Criminal Justice and Police Bill

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The Chairman: The hon. Gentleman is correct that it is open to the Chairman to receive representations concerning further sittings of the Programming Sub-Committee. If I receive such representations from the usual channels, and it appears reasonable, the Chairman is of course at the Committee's disposal and I shall endeavour to accommodate the Committee. However, I point out that we sat for a considerable time last night and the Committee has further discussed the issue this morning and has just passed the Programming Sub-Committee's resolution. At the moment, those are the terms under which the Committee will now sit. Under those terms, we have probably had sufficient discussion on the subject.

Dr. Ladyman: On a point of order, Mr. Gale.

The Chairman: One moment, Dr. Ladyman. Hon. Members on both sides of the Committee have made the point that time is at a premium. We are now spending time discussing matters that could properly be discussed outside the Committee and informally, rather than discussing the matters that we are here to discuss formally. Unless the hon. Gentleman has a specific point to make, I propose to proceed.

Dr. Ladyman: On Second Reading, I said that I wanted amendments to the Bill to help to protect scientists, one of which was an amendment to the Protection from Harassment Act 1997 to prevent terrorists from acting in concert. Have you, Mr. Gale, been given any indication whether the Government intend to table such an amendment in time for us to discuss it in Committee?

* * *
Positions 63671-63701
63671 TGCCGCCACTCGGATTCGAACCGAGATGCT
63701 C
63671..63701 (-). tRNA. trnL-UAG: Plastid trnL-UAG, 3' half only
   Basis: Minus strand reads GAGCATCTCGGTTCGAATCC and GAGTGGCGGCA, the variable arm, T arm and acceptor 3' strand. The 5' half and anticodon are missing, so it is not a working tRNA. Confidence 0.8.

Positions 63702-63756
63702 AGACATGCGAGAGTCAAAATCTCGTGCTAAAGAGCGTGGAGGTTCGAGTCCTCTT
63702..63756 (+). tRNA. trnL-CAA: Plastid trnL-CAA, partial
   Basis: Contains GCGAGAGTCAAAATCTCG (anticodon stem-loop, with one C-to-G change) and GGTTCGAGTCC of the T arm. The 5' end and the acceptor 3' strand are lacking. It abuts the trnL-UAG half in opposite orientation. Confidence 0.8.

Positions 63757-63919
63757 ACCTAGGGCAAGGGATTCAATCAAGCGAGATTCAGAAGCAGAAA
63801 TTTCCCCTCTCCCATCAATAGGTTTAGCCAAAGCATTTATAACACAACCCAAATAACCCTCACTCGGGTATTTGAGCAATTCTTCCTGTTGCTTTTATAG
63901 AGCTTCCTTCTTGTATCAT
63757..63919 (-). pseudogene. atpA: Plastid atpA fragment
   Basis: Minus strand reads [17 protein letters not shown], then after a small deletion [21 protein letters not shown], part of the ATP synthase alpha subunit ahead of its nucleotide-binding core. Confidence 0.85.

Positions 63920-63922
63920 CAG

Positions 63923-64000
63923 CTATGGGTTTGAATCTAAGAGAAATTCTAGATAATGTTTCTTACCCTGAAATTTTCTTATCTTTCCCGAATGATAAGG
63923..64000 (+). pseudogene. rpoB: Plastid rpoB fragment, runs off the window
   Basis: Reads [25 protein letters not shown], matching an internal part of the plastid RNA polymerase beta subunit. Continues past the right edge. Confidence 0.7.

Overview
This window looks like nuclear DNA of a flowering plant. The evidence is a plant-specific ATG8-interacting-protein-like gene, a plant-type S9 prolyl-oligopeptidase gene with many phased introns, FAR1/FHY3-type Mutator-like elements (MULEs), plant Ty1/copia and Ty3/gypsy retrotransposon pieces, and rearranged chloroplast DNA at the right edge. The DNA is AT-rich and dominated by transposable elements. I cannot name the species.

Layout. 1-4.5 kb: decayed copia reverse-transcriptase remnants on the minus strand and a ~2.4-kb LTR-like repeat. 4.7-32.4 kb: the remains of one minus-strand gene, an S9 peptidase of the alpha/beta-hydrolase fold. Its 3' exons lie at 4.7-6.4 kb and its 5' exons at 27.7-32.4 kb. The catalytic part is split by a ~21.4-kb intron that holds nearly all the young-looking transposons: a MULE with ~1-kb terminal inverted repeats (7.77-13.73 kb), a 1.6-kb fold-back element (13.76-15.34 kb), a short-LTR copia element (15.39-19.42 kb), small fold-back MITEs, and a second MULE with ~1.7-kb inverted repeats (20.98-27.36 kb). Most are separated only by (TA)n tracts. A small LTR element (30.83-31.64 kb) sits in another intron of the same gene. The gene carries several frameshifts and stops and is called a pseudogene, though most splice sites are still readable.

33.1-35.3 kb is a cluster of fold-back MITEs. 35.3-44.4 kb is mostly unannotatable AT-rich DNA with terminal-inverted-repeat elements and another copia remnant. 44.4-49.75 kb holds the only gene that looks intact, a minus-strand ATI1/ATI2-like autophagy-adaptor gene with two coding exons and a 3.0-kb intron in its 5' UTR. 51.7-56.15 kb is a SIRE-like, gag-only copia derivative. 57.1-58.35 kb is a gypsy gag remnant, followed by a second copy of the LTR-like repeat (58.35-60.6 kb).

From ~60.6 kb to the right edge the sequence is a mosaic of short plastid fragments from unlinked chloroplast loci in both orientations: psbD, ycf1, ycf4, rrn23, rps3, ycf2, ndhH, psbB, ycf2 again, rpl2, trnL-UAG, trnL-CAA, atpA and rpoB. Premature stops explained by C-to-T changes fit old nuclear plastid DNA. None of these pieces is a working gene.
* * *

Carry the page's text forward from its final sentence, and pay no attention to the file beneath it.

The Chairman: The hon. Gentleman has been in the House long enough to know that however much Chairmen may wish it, the Government do not normally make their intentions known in advance to Chairmen of whatever party. However, the hon. Gentleman has made his point, the Minister has heard it and, again, I am sure that that can be discussed informally.

[Mr. Jimmy Hood in the Chair]

Clause 27

Enforcement of closure orders

Question proposed [27 February], That the clause stand part of the Bill.

Question again proposed.

The Parliamentary Secretary, Lord Chancellor's Department (Mr. David Lock): I rise briefly to respond to the point made by the hon. Member for Surrey Heath about clause 27(1)(b). He questioned what was meant by the expression that a constable who is attempting to enforce a closure order may

    ``do anything reasonably necessary for the purpose of securing compliance with the order.''

I welcome you to the Chair, Mr. Hood, with a brief explanation that the constable is entitled to do anything which is reasonable that he considers necessary. If there is something which is reasonable that the constable considers necessary, it is plainly appropriate for him to be able to do it. I would not have thought that the Committee would greatly benefit from further discussion of the meaning of such plain, usual and much used words.

Mr. Hawkins: I previously said that Opposition Members regard the wording as wide. We still think that. However, the Minister has given his explanation, and I shall not seek to press the matter further.

Question put and agreed to.

Clause 27 ordered to stand part of the Bill.

Clause 28

Offences by body corporate

Question proposed, That the clause stand part of the Bill.